The Thresher Shark Research & Conservation Project

Posted Posted in Diving

In 2011 I’ll be returning to The Thresher Shark Research & Conservation Project for a six month stint as Science Officer. Helping out on an important scientific and community project with some of the greatest people I’ve had the pleasure to meet and work with.

I spent the best three months of my life there in 2009. Diving every day, researching sharks and mantas, and helping a small island community—through the research and its application to conservation and within the local dive tourism industry, but also directly within the community, where the project provides jobs, helped construct housing and where TSRCP volunteers teach marine biology and conservation at the local school.

Life on the island was confronting at first. About 2 km square consisting of a couple of small villages and a few dive resorts (largely foreign owned, but where the island community gets 80% of its income), there is no permanent electricity and no fresh water. The island is powered by petrol generators prone to breakdown and drinking water is imported daily. A simple, largely subsistence lifestyle. I grew to love the island and its people.


TSRCP was started in 2005 by research scientists Simon P. Oliver and Alison J. Beckett to create a baseline of Monad Shoal in the Philippines—primarily concerned with Pelagic Thresher Shark (Alopias pelagicus) cleaning activity as well as the shoal’s coral coverage and general health.

Monad Shoal is about 8 km east of the southern beach of Malapascua Island in the Visayan Sea—an open water seamount with a relatively square dive profile around 21–24m that plunges to 250m, presenting a unique opportunity to observe and record these rarely studied oceanic sharks.

Both threshers and Manta Rays (Manta birostris) frequent the site, as well as a myriad of other pelagic and reef fish. Particularly the various species of cleaner fish that draw the oceanic wildlife to the shoal.

TSRCP is a significant source of environmental, ecological and behavioural research for Pelagic Thresher Sharks, providing research, education and conservation locally, regionally and internationally.

GUE Relationship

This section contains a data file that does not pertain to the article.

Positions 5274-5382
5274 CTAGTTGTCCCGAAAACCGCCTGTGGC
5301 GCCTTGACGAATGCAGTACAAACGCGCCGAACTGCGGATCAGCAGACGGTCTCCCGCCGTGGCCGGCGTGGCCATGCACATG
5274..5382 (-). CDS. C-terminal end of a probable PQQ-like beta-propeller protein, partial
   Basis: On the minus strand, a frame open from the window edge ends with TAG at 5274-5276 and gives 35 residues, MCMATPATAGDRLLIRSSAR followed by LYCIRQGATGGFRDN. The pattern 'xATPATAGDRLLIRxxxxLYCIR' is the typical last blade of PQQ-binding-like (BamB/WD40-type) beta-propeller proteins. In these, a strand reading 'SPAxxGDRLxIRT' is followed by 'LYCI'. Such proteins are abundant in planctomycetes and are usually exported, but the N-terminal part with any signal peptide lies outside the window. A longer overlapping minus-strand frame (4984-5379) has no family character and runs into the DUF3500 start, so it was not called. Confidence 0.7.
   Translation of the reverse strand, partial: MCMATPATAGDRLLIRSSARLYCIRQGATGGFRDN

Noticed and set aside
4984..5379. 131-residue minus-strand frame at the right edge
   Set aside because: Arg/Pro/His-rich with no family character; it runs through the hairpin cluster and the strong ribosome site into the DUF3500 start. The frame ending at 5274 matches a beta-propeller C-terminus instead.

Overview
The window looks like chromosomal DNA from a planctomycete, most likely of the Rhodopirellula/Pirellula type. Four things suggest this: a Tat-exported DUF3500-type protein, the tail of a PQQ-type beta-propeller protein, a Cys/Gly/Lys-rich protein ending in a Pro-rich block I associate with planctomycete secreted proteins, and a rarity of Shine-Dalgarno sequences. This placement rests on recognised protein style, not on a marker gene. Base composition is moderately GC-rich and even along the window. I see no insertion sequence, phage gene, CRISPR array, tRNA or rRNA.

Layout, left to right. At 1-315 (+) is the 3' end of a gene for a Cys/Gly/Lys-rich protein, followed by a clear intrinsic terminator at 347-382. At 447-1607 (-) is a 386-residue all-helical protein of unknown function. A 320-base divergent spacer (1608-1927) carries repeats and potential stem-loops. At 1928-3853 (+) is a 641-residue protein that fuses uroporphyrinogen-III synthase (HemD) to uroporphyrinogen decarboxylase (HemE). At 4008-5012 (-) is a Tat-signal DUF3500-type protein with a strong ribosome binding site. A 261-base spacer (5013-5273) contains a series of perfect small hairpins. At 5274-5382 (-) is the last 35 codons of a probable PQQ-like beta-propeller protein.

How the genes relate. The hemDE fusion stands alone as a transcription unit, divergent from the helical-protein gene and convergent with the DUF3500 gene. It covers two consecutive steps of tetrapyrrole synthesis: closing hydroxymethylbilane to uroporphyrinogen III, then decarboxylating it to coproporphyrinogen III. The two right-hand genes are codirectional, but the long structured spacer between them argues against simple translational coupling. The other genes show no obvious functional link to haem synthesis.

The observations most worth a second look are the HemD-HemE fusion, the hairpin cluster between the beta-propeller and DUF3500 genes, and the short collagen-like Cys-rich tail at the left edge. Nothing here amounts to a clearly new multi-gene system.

Through volunteer divers (including myself) TSRCP became aware of Global Underwater Explorers, a non-profit diver training agency focussed on research, conservation and exploration, whose training methods and techniques are uniquely suited to scientific research diving. In 2009 TSRCP became a GUE affiliated project and now provides all volunteer divers with basic training aimed at perfecting the buoyancy, trim and propulsion techniques necessary for a successful research diver.

Join Us

I encourage any divers out there to volunteer with the The Thresher Shark Research & Conservation Project. My three months there were amazing—peaceful, eye opening and life changing. The most fulfilling ‘work’ I’ve ever done. I can’t wait to be back in 2011.

Air Depth Crash Bug

Posted Posted in Development

UPDATE: Air Depth is no longer available. Check out Gas Manager on the App Store.

UPDATE: Air Depth 1.3.1 is available. No more crashing on iOS3.x. Thanks for your patience.

Version 1.3 of Air Depth contained a crash bug related to an iOS4 framework. I’ve already submitted 1.3.1 to fix the issue. 1.3 was approved in 12 hours, so I hope 1.3.1 is approved within a similar time frame.

The issue manifests on iOS versions less than 4. iOS 4 is released on 21 July. However, 1.3.1 will fix the issue for all prior iOS versions if you don’t intend upgrading to iOS 4.

Sorry for any inconvenience.

Followup on App Store Pricing and Developer Payments

Posted 1 CommentPosted in Development

I received a message from Apple today, in response to an earlier post. I’ve reproduced it bellow:


Your assumptions on UK VAT are correct; the iTunes Store sales prices in the United Kingdom are VAT (Value Added Tax) inclusive, as are any other goods sold in the UK. This is required by law, not by Apple policy. You can refer to the government tax website for an understanding of VAT laws. Every customer in the UK expects that VAT is included in their price, so this is not unusual for them.

To the contrary, USA customers are used to seeing sales taxes added at the time of checkout, and not included in the sales price of an item. This is how the iTunes Store reflects taxes—the same way customers are accustomed to seeing it as they would in any other store in the USA.

This is address in the FAQs on iTunes Connect, as well as explained in detail to anyone who emails

Kind regards,
iTunes Royalty Accounting